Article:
The Countdown to the Eclipse is on and Health Care Providers are Ready

(TNS) – Hospitals and emergency management agencies are gearing up for Monday’s solar eclipse, an event that is expected to draw thousands of visitors to the region and could strain health care resources.

Some area hospital systems said they are activating their emergency response plans, increasing staff including eye experts, opening command centers to closely monitor the region’s health needs and preparing alternate lines of communication if cell towers are flooded with users.

For the past month, agencies and health providers have been working together to make sure they’re prepared to respond to any situation that may arise.

“Everybody is preparing for the worst and hoping for the best,” said Nick Gragnani, director of St. Louis Area Regional Response System, a regional group that coordinates planning and communication for large-scale events and disasters.

Because of the amount of people expected to come into the region, Creve Coeur-based SSM Health is going to open two command centers Friday through Monday. SSM operates a total of eight hospitals throughout the region.

The command centers will be equipped with televisions to watch for possible incidents, and computers loaded with software that can keep a pulse on how many patients are at each hospital and why patients are being admitted. Radios will be set up so leaders like Helen Sandkuhl, who’s in charge of emergency response situations at SLU Hospital, can communicate with ambulances and fire districts.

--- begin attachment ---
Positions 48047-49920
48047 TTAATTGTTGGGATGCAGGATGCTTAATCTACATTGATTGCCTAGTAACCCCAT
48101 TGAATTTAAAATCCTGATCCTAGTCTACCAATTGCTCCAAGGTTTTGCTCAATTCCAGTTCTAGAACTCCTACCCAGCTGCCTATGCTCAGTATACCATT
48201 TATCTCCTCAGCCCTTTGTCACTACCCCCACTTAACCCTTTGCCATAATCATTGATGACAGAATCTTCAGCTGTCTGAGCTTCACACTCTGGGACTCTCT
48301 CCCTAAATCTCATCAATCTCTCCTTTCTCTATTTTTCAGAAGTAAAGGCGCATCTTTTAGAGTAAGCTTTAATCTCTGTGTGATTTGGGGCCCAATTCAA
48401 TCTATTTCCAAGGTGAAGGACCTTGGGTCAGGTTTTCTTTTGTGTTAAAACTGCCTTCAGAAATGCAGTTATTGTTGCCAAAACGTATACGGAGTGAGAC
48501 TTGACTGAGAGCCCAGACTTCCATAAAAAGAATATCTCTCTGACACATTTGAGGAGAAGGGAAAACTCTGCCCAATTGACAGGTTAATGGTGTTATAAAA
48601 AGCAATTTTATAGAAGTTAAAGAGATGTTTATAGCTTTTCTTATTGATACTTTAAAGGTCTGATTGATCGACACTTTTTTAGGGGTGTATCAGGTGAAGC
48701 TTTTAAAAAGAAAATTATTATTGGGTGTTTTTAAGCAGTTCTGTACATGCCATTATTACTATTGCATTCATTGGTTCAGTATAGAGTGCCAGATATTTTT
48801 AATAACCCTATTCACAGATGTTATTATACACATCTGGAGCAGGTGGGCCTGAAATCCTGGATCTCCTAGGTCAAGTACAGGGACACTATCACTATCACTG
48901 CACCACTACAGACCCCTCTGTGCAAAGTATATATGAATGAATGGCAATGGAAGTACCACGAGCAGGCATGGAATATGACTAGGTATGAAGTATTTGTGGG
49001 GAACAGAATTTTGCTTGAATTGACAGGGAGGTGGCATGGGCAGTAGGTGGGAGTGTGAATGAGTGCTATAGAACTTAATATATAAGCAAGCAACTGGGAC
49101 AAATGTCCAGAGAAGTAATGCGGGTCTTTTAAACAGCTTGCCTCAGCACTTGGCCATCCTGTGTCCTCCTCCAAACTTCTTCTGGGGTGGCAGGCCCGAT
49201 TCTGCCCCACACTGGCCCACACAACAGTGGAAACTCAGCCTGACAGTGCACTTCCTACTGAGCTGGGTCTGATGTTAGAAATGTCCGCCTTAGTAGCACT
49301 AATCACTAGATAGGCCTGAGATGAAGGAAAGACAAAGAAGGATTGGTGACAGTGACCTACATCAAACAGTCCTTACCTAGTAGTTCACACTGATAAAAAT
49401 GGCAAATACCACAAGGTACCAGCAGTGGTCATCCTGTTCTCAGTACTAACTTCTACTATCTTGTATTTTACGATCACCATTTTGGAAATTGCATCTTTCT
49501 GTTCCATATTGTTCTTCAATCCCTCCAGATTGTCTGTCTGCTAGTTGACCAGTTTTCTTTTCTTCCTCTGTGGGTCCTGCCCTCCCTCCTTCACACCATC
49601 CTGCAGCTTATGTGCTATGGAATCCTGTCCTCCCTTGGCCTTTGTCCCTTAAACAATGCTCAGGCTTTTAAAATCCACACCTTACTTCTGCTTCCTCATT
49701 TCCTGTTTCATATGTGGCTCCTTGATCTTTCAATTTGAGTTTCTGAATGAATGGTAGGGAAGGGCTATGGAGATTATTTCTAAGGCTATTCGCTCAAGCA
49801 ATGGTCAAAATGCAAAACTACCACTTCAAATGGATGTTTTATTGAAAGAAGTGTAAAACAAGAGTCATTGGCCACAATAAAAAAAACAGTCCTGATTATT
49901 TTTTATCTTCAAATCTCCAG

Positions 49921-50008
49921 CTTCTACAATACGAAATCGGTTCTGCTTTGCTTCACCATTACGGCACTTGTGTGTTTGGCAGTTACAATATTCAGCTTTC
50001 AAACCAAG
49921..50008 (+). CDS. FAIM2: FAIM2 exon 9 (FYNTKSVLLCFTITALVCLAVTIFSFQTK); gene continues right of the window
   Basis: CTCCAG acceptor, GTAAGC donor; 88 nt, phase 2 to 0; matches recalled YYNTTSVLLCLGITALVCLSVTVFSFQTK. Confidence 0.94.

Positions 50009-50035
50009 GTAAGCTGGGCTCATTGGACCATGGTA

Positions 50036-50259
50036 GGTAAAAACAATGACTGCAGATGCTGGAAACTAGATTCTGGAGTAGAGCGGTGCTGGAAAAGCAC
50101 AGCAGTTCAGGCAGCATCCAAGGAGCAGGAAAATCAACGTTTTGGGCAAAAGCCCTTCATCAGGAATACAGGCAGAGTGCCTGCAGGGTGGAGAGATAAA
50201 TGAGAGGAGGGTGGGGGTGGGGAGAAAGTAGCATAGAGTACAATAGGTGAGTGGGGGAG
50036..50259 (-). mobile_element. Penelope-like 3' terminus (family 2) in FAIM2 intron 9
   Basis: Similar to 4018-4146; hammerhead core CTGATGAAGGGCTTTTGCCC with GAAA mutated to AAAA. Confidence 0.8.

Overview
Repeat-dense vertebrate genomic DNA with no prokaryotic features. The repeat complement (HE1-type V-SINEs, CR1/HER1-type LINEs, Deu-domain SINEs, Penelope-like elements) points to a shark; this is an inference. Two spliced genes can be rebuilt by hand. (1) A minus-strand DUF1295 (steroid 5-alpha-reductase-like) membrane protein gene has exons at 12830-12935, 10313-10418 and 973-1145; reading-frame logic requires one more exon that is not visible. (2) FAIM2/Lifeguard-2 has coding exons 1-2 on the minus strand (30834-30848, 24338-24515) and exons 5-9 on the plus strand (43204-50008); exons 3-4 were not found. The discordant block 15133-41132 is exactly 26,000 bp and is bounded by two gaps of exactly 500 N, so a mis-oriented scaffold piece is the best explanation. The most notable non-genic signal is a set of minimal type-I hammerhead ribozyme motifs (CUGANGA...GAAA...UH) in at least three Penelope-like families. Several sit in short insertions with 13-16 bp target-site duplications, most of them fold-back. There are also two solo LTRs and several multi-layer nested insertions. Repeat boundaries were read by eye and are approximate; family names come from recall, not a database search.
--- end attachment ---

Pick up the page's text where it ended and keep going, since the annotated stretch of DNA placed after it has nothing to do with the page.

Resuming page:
SLU hospital has already doubled staff in some areas of the hospital going into the weekend and is prepared to increase staff by as much as 25 percent.

Eclipse watchers are expected to head to areas like Jefferson and Franklin counties and points farther south that will experience a total solar eclipse for the longest period of time compared with other areas of the region.

Mark Diedrich, director of the St. Louis County Office of Emergency Management, said the most important task his office will be doing Monday is shifting resources to where the crowds are.

He said there are about 20 sites putting on events to watch the eclipse, which in total are expected to draw a total of 10,000 attendees. If one site attracts more participants than expected, then Diedrich may need to shift medical personnel, water or other resources to that area.

But he’s most worried about what happens when the event is over.

“Think about Busch Stadium and Scottrade being full and letting out at the same time, but imagine that in various spots around the county,” Diedrich said of the post-eclipse traffic.

Jeff Hamilton, who oversees emergency response for Chesterfield-based Mercy, is also concerned about traffic.

“Traffic congestion will probably be the main issue. Police envision traffic issues similar to winter storms with icing during rush hour.”

St. Anthony’s Medical Center in south St. Louis County, also owned by Mercy, said they’re preparing for car accidents as other agencies warn of increased traffic. They’ll also have ophthalmologists on call in case there are eye-related incidents.

It’s always dangerous to look at the sun, but officials with NASA said nothing about the solar eclipse makes looking at the sun more dangerous than normal. However, during an eclipse more individuals are likely looking at the sun for longer periods and experts are encouraging eclipse watchers to wear protective glasses.

The last total solar eclipse in the St. Louis area was in 1442.


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